Retailers may believe they’re already well on the path to customer-centricity, and that only a few tweaks — such as making shoppers’ online activity visible to in-store associates — are needed to seal the deal. Unfortunately, customer-centricity is a much more complicated proposition than it first appears, so much so that a respected retail industry expert goes so far as to say that no retailers are currently customer-centric.
Customer-centricity doesn’t happen overnight, so retailers need to go all the way back to the basics and:
- Maintain a clean and current customer database, built by collecting any and all information about the customer from across all touch points;
- Engage with customers before, during and after transactions through all channels, and make every interaction with the customer as relevant as possible; and
- Have a clear value proposition that revolves around the customer and starts with the C-suite.
Retailers Are Still Uncertain Of What Customers Want
The disconnect between retailers and shoppers reveals that it’s not easy to have a customer-centric retail strategy, and retailers shouldn’t assume they know what their customers actually want.
“For all of the talk about getting close to the customer, I will say that no retailer is customer-centric,” said Vicki Cantrell, former SVP of Communities at the NRF and Executive Director of Shop.Org, during a session at the 2017 Retail Innovation Conference. “There are some that are leaders, that are doing amazing things with some innovative thought processes and great customer initiatives. But I’m telling you, you are not customer-centric. You can say it all day, but you are not.”
There’s a lot of evidence supporting Cantrell’s assertion. In fact, according to a 2016 study from RetailNext and Forrester, a significant percentage of retailers don’t realize what matters most to their customers:
- Only 49% of consumer respondents stated that they receive a consistent experience across all channels;
- 79% of respondents reported pricing consistency as a critical or important requirement, while only 52% of retailers agreed; and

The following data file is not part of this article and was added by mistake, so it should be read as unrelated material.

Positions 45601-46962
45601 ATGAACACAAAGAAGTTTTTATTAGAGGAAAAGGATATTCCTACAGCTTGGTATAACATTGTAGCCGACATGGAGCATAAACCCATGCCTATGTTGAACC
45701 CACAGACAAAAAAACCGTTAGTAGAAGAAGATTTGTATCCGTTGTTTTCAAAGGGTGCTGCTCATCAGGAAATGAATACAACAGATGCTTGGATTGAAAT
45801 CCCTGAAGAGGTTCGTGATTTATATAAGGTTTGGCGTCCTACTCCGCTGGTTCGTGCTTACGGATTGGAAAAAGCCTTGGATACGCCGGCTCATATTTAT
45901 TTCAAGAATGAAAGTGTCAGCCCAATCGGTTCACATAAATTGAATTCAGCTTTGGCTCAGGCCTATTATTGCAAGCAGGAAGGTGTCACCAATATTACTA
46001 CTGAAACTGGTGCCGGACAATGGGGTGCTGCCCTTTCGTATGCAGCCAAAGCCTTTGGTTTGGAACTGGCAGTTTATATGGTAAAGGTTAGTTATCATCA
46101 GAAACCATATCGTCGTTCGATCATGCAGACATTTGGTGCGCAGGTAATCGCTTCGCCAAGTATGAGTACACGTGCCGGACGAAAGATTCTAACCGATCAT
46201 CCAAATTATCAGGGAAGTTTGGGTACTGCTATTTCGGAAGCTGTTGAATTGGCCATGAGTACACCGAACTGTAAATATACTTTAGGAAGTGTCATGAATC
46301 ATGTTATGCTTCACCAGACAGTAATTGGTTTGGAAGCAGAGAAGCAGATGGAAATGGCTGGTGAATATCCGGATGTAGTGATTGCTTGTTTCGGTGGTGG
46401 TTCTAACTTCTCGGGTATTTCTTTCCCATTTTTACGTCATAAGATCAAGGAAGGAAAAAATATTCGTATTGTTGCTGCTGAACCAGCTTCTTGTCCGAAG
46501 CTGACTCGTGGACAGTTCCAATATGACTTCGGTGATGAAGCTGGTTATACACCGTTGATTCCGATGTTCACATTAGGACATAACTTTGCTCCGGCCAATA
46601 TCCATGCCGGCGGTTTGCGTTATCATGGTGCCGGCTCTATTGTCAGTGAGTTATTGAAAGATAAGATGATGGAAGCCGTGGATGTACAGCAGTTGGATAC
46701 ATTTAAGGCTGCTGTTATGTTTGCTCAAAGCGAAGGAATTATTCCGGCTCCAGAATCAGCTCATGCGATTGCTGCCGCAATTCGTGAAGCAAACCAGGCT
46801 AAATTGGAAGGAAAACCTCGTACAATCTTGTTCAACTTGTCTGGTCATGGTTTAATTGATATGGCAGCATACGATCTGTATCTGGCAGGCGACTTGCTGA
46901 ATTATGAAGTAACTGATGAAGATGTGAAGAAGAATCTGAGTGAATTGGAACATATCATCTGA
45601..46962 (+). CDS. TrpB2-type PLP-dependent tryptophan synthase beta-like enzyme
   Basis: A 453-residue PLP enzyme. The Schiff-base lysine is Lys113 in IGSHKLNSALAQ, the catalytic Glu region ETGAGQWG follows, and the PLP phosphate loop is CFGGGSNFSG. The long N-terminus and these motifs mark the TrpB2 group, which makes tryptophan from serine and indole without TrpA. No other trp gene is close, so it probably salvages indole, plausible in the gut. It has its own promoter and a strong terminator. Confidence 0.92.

- Retailers put emphasis on unified wish lists and shopping carts, but consumers ranked these capabilities as unnecessary.
Retailers suffer from a number of deeply embedded structural issues that, despite their good intentions, keep them from achieving higher levels of customer-centricity. For retailers that do believe they are in fact customer-centric, Cantrell poses three basic questions that, when answered honestly, give retailers a truer picture of their actual customer-centricity:
- “Is the financial structure in your company in any way, shape or form related to a channel? If ‘yes,’ you are not customer-centric,” said Cantrell.
- “Are your store, bonus, commission strategies, or the way you reward employees and do yearly bonus plans related to a channel? If so, you are not customer-centric.”
- “If your customer data is in more than one place or if you don’t have all the pieces you need, you are not customer-centric.”
Customer-Centricity Differs Among Retail Categories
Customer-centricity starts with attaining the “Holy Grail” of engagement: a unified view of the customer. The idea of understanding what consumers want and how the retailer should move forward to meet those desires is another challenge.
“The best way to describe the retail environment when talking about customer-centricity today is retailers…